> Who is the Clearinghouse?
Each year, the nonprofit Clearinghouse provides hundreds of millions of dollars’ worth of free services to the education community by serving as a trusted agent to primarily Title IV-eligible, degree-granting U.S. Higher Education institutions (“Participating Institutions”) and performing research to help them meet their analytical needs. For more information on the Clearinghouse, please go to our About Us web page, and for information on the Clearinghouse’s commitment to the privacy and security of the education records it holds on behalf of Participating Institutions, please go to our Privacy Commitment web page.
> How the Clearinghouse Receives Your Personally Identifiable Information
From Participating Institutions, Education Agencies, and Other Education Authorities
The Clearinghouse collects education records, which include both Directory and Non‐Directory Information, from Participating Institutions, education agencies, and other education authorities, under either the school official or directory information exceptions to the Family Educational Rights and Privacy Act (“FERPA”). With this delegated authority, the Clearinghouse uses this data for enrollment reporting of Title IV schools to the National Student Loan Data System (“NSLDS”), verification of student enrollment and credentials earned, transcript services, course exchange, and research.
From Your Use of Our Services/Websites
From Loan Lenders, Holders, and Servicers
We receive nonpublic personal information from various lenders, holders, and servicers of student loans for the purpose of reporting on the enrollment status of borrowers on behalf of Participating Institutions. In compliance with the Gramm‐Leach Bliley Act, we do not redisclose any nonpublic personal information we receive solely from any lenders, holders, or servicers of student loans.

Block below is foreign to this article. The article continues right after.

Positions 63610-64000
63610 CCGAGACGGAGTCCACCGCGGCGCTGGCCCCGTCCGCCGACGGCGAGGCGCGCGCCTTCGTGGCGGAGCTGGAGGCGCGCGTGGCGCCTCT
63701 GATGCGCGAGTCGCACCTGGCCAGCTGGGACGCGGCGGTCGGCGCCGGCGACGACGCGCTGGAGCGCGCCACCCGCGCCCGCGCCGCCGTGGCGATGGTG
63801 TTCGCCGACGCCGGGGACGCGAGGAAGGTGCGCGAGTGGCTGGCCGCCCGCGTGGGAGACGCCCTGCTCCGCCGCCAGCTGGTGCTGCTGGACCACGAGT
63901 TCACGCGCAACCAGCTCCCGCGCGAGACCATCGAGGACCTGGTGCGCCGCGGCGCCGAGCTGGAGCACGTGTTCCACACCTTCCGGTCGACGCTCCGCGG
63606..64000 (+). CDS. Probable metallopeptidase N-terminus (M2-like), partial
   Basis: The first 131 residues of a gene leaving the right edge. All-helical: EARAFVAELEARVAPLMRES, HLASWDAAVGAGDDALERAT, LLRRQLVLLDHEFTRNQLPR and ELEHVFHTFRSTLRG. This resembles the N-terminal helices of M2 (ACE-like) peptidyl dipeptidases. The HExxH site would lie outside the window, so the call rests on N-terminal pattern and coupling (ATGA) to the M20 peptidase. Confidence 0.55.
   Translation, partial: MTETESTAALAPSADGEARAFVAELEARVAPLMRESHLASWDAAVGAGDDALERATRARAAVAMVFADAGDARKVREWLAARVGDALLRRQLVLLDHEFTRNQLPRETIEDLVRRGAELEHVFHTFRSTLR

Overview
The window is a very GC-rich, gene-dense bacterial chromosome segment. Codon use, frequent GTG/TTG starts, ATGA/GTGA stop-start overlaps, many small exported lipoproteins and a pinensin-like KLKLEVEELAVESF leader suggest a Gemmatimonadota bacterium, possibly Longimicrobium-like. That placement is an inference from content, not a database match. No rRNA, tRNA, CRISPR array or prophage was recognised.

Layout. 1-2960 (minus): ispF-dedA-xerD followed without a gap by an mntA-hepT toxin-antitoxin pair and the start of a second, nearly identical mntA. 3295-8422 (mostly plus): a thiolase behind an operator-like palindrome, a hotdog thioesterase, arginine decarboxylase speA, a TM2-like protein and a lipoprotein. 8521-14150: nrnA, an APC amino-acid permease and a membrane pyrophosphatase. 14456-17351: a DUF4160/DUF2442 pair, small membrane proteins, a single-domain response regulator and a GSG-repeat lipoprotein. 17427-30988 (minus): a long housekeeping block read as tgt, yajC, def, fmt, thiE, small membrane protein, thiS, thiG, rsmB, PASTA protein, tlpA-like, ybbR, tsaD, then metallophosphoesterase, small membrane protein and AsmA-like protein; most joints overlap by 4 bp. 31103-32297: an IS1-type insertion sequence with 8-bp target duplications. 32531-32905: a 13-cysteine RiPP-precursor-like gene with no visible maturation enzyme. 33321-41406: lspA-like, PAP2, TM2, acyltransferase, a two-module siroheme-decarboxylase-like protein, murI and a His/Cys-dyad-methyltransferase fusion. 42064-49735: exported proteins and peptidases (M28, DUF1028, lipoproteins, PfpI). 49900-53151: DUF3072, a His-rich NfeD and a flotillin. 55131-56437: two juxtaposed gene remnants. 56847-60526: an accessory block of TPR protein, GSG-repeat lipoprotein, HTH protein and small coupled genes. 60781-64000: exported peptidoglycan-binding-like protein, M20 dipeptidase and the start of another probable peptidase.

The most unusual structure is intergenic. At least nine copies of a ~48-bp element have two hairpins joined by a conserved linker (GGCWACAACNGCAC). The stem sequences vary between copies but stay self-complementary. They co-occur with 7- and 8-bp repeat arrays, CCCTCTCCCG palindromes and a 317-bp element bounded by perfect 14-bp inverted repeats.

Personally Identifiable Information (PII) Generated from Your Use of Our Websites
Information You Provide
In many cases, we collect PII directly from you when you visit or use our Websites. For instance, we may collect the following types of information:
- Inquiries. We may collect your name, contact information, email address, and any information you provide us when you make an inquiry or contact us through our Websites. We will use this information only to provide you with the information requested or to contact you to respond to your questions and/or requests.
As you navigate through and interact with our Websites, we may use automatic data collection technologies to collect certain information about your equipment, browsing actions, and patterns, including:
- Details of your visits to our Websites, including traffic data, location data, logs, and other communication data and the resources that you access and use on the Websites.
- Information about your computer and internet connection, including your IP address, operating system, and browser type.
The information we collect automatically is statistical data and does not include personal information, but we may maintain it or associate it with personal information we collect in other ways or receive from third parties. This information also is collected for information security purposes, particularly to detect, prevent, and respond to fraud, abusive practices, and security risks that could harm the Clearinghouse, our data, and our users. It further helps us to improve our Websites and to deliver a better and more personalized array of services, including by enabling us to:
- Estimate our audience size and usage patterns.
- Store information about your preferences, allowing us to customize our Websites according to your individual interests.
- Recognize you when you return to our Websites.
The technologies we use for this automatic data collection may include:
- Flash Cookies. Certain features of our Websites may use local stored objects (or Flash cookies) to collect and store information about your preferences and navigation to, from, and on our Websites. Flash cookies are not managed by the same browser settings used for browser cookies.
- Web Beacons. Pages of our Websites and our emails may contain small electronic files known as web beacons (also referred to as clear gifs, pixel tags, and single‐pixel gifs) that permit the Clearinghouse, for example, to count users who have visited those pages or opened an email or email attachments, and for other related statistics (e.g., recording the popularity of certain website content and verifying system and server integrity).